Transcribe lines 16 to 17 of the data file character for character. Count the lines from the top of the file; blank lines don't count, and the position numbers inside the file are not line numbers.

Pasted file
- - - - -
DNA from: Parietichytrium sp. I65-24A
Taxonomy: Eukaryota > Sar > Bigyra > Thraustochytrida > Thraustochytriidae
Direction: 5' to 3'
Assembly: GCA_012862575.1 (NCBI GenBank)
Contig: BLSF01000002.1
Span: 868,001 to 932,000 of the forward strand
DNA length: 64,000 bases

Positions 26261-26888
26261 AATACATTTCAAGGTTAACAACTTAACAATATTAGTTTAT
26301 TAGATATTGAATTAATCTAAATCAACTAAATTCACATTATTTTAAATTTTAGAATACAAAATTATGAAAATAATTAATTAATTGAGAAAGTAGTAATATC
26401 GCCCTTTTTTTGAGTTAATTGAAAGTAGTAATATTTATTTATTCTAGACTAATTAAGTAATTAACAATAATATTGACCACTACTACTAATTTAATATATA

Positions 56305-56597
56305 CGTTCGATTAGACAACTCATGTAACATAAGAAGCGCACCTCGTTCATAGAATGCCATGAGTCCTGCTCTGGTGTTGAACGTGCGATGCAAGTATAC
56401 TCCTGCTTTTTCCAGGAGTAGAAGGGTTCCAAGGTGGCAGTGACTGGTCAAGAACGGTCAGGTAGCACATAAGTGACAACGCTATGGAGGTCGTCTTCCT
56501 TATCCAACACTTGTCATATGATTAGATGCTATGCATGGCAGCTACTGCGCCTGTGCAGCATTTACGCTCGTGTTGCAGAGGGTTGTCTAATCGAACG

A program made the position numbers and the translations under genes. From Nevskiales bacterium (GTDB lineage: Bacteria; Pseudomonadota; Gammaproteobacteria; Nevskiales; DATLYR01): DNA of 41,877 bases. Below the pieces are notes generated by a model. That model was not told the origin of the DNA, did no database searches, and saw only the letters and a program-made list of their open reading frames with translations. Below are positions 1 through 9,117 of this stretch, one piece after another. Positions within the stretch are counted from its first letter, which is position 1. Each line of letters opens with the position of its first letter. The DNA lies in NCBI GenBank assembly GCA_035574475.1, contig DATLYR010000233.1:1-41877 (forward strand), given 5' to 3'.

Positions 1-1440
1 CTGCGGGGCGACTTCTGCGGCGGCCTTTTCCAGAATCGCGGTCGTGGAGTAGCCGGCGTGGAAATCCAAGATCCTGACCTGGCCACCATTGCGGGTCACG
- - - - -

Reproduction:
A program made the position numbers and the translations under genes. From Nevskiales bacterium (GTDB lineage: Bacteria; Pseudomonadota; Gammaproteobacteria; Nevskiales; DATLYR01): DNA of 41,877 bases. Below the pieces are notes generated by a model. That model was not told the origin of the DNA, did no database searches, and saw only the letters and a program-made list of their open reading frames with translations. Below are positions 1 through 9,117 of this stretch, one piece after another. Positions within the stretch are counted from its first letter, which is position 1. Each line of letters opens with the position of its first letter. The DNA lies in NCBI GenBank assembly GCA_035574475.1, contig DATLYR010000233.1:1-41877 (forward strand), given 5' to 3'.

Positions 1-1440